UPDATE: Nitro has provided TechRadar Pro with a statement, included below. Sam Chandler, Nitro Founder and CEO, added, "Several media articles published in the past 24 hours contain a number of factual inaccuracies regarding this incident. The relevant database does not contain copies of user or customer documents. Documents are stored in a separate database in a different location. There is currently no established evidence that this separate database has been compromised. We are providing updates on the incident on our security page.”
The Australian company behind the popular PDF software (opens in new tab) Nitro PDF has suffered a data breach that may have impacted several other well-known organizations.
As reported by BleepingComputer (opens in new tab), Nitro PDF (opens in new tab) is used by over 10 thousand business customers, including the likes of Google, Apple, Microsoft, Case and Citibank, and 1.8m licensed users. However, the company also offers a cloud service that can be used by customers to share documents with coworkers as well as with employees at other organizations.
In an advisory (opens in new tab) published on the investor relations section of its site, Nitro Software informed its customers that it had suffered a “low impact security incident” though no sensitive financial data was impacted, saying:
- We've put together a list of the best antivirus (opens in new tab) software around
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“Nitro's investigation into the incident remains ongoing. There is no evidence currently that any sensitive or financial data relating to customers has been impacted or that any information has been misused. Nitro has elevated its monitoring and security protocols and has not identified any further malicious activity connected to the incident.”
Nitro Software data breach
Although Nitro Software claims that no sensitive financial data was lost as a result of the breach, the cybersecurity firm Cyble (opens in new tab) has revealed to BleepingComputer that the company's user and document databases as well as 1TB of documents allegedly stolen from the company are being sold online in a private auction starting at $80,000.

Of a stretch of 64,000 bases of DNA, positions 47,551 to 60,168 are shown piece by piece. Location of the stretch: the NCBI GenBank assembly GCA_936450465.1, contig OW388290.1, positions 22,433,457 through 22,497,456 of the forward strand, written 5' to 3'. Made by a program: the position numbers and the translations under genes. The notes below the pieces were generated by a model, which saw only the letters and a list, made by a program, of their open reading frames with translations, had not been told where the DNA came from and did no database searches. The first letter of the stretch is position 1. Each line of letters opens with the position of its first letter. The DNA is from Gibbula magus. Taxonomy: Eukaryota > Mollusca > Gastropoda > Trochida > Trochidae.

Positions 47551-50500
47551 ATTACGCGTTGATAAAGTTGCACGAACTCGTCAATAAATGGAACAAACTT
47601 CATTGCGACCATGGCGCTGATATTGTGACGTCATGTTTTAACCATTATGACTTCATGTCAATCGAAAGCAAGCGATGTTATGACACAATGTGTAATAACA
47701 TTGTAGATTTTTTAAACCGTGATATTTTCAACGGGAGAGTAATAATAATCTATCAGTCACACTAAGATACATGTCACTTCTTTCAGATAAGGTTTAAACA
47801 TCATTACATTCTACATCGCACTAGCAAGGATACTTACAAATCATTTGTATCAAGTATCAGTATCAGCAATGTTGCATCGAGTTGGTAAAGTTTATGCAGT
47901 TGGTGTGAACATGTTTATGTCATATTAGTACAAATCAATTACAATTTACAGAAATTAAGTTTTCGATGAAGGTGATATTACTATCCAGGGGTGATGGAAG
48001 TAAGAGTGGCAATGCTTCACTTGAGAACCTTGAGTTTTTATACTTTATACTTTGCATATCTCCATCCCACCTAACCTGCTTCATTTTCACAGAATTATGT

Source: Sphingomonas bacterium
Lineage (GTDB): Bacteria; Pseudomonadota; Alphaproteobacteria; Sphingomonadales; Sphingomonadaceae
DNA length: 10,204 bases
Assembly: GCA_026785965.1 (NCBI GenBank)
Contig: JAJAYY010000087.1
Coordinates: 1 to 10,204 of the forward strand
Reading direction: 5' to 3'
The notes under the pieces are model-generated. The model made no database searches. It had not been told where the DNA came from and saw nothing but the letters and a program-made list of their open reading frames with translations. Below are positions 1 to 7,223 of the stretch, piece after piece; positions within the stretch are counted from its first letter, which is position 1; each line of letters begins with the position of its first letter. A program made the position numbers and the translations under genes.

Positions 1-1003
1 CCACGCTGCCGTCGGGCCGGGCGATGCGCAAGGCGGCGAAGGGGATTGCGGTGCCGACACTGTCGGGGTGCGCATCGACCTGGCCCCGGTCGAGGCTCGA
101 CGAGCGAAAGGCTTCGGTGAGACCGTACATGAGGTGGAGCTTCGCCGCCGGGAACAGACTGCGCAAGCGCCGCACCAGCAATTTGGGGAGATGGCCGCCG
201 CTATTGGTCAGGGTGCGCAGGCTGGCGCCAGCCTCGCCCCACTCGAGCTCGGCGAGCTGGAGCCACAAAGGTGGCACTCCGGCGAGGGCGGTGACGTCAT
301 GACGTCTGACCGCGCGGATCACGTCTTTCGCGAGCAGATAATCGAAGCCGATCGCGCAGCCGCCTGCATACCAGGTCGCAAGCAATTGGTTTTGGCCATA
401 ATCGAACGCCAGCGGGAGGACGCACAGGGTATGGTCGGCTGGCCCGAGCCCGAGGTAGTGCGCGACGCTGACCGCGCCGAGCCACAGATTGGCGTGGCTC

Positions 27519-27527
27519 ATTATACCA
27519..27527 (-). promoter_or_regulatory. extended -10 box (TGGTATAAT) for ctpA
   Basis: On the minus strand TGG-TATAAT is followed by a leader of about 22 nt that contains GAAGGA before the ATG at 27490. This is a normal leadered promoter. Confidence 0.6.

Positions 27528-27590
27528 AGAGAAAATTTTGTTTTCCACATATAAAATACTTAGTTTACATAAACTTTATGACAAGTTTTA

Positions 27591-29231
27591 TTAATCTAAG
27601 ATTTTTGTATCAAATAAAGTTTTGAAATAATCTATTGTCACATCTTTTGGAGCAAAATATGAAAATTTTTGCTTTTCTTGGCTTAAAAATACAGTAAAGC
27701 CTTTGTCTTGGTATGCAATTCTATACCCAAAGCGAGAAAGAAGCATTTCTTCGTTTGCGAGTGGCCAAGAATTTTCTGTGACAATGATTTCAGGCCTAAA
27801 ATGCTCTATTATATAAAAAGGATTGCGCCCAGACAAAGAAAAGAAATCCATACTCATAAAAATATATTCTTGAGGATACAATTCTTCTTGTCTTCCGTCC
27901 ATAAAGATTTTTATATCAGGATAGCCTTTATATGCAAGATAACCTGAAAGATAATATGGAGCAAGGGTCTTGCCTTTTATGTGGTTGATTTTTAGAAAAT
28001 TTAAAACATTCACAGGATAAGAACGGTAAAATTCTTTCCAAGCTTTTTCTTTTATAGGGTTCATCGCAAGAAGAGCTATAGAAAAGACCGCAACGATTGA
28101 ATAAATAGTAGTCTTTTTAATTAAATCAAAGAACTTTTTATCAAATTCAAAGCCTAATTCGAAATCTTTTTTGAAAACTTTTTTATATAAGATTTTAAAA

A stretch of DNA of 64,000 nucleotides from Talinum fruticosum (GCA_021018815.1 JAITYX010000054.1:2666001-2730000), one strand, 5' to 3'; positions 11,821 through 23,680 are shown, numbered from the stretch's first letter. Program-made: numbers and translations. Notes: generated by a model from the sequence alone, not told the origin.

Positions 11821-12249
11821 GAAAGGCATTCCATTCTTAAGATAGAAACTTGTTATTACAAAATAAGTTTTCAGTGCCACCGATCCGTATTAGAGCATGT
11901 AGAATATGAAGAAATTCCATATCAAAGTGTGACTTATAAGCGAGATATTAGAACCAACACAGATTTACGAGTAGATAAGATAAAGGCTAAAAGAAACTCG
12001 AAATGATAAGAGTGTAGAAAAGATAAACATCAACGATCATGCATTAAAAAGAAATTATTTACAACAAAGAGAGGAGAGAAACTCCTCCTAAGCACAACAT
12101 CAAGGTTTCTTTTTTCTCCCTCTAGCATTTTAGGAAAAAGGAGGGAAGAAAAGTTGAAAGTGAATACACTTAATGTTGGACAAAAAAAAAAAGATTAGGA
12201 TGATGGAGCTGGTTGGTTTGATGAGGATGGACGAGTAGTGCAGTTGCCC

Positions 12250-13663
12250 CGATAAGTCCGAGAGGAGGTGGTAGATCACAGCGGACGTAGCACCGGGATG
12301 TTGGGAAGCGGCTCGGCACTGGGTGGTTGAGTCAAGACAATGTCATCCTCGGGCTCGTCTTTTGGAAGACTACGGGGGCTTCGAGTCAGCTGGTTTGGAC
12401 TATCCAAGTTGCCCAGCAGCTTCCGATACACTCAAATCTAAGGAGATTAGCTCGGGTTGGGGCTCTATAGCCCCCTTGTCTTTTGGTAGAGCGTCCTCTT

According to Cyble, the user credential database table contains 70m user records which contain the email addresses, full names, bcrypt hashed passwords, titles, company names, IP addresses and other system data from Nitro Software's customers.
For instance, the database reportedly contains 17,137 documents from Amazon, 6,405 from Apple, 137,285 from Citi, 32,153 from Google and 2,390 from Microsoft. There is also a great deal of information related to financial reports, M&A activities (opens in new tab), NDAs and product releases included in the database.
"Nitro continues to investigate an isolated security incident involving limited access to a Nitro database by an unauthorised third party," Nitro told TechRadar Pro in a statement.
"The incident database does not contain any user or customer documents, which are hosted in a separate database in a different location."
"The incident database is primarily used for service logging purposes related to Nitro’s popular free online document conversion services."
"Usage of Nitro’s free document conversion services does not require users to create an account or become a Nitro customer. Users are required to provide an email address – converted files are delivered to the email address provided – and common email domains are frequently entered and will show up in these logs."
"For clarity, the email domains in these logs do not constitute Nitro ‘customers’ or ‘accounts’, and the logs do not contain any documents."
"There is currently no established evidence that any sensitive or financial data relating to customers has been compromised. There is no impact to Nitro Pro or Nitro Analytics."
"Nitro’s environment was fully secured immediately after the incident was identified. While the incident database does not contain sensitive or financial information, and passwords are highly encrypted, we are communicating with customers and have implemented a password reset as a precautionary measure."
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Via BleepingComputer (opens in new tab)